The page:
Corporate PPAs and evolving credit transfer structures

By Bastian Stroemsheim | March 2, 2024

Corporate PPAs and evolving credit transfer structures

In recent weeks, news around corporate PPAs and the Schneider-Engie tax credit transfer made headlines. Given it’s leap year, don’t forget the impact it could have on financial models! It could save the Australian economy from entering recession territory.

Corporate PPAs

According to Bloomberg NEF, corporate PPA announcements for solar and wind amounted to 46 GW (DC) of capacity in 2023. On the top 10 list, Amazon remains first with close to 8.8 GW (~20% share). As noted by the researchers, Amazon’s total portfolio (33.6GW) is greater than the power generation fleet of countries such as Belgium and Chile. The tech companies Meta, Google and Microsoft continued their presence in the top 10 list, while newcomers included chemical company LyondellBasell and supermarket chain Albert Heijn.

Tracking the annual PPA capacity against the corporate emissions (Scope 1-3) for the tech companies shows a couple of interesting results. First, with Amazon’s noticeable increase in corporate emissions between 2020 and 2021 (~10 MT), a corresponding shift is seen in PPA capacity, particularly for 2022 and 2023. Second, Microsoft’s 2021 PPA capacity is a clear outlier compared to other years and the relative similarity of its emissions profile to Google and Meta. Clearly, 2021 was a big year for PPA procurement for the company.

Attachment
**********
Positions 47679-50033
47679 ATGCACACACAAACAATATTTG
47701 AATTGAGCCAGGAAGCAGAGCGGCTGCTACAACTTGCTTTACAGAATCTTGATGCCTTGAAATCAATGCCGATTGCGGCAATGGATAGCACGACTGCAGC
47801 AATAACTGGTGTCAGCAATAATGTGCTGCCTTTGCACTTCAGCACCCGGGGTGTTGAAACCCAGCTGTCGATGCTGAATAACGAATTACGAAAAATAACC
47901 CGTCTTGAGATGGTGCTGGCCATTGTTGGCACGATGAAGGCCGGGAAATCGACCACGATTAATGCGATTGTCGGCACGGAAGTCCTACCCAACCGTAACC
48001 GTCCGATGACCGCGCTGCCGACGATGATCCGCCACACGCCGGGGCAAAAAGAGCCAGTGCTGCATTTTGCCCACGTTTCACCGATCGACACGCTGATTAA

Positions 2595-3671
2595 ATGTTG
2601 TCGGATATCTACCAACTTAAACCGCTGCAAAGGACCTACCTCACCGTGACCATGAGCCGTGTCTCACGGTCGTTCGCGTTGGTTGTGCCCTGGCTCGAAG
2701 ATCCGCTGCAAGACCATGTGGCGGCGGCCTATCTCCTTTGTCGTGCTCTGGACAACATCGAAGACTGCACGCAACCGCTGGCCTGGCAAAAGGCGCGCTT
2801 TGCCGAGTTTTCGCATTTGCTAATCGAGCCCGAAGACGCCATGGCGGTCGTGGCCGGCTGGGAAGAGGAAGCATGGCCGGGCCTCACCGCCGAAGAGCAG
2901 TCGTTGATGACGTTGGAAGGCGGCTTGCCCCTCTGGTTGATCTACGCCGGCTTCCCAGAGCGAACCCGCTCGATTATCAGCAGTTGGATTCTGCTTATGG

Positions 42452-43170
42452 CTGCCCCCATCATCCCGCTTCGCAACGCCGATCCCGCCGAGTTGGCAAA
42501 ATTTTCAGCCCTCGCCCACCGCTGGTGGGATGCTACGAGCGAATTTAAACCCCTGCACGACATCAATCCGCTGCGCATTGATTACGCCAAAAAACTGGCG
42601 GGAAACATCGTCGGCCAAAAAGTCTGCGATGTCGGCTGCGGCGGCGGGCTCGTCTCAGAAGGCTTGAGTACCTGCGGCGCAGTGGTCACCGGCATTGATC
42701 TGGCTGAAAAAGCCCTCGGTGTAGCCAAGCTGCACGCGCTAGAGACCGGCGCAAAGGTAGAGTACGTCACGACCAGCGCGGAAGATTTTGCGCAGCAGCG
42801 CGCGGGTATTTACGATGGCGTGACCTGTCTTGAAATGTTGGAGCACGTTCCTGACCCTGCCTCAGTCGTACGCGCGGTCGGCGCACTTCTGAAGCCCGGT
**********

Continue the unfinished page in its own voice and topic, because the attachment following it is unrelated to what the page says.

A couple of quick caveats to mention with this chart – with 2023 GHG metrics currently not available, 2022 GHG metrics have been applied. Second, recognize the lead/lag time between announcing the contracted PPA capacity, when the project becomes operational, and the corporate emissions profile.  

A new standard for tax credit transfer?  

Latitude Media reported on the $80 million Schneider-Engie tax credit transfer deal. Schneider will purchase the credits to offset against its taxes, but the gain made from the tax savings will be earmarked towards purchasing 110,000 MWh of renewable energy credits (RECs) from Engie projects. The RECs will be used to reduce Schneider’s scope 2 emissions.

Schneider is purchasing the 45X credits (Advanced Manufacturing PTC), which in Crux’s data for 2023 averaged 89 cents/dollar of tax credits and was the second-most considered credit for transactions.

With large price differences between RECs depending on the region and type of market, the underlying transaction also relies on securing a relatively high discount for the tax credits. It remains to be seen if this can be replicated with other credits, but the introduction of the tax credit purchaser reinvesting some of the proceeds towards the offtake revenue is an exciting development.

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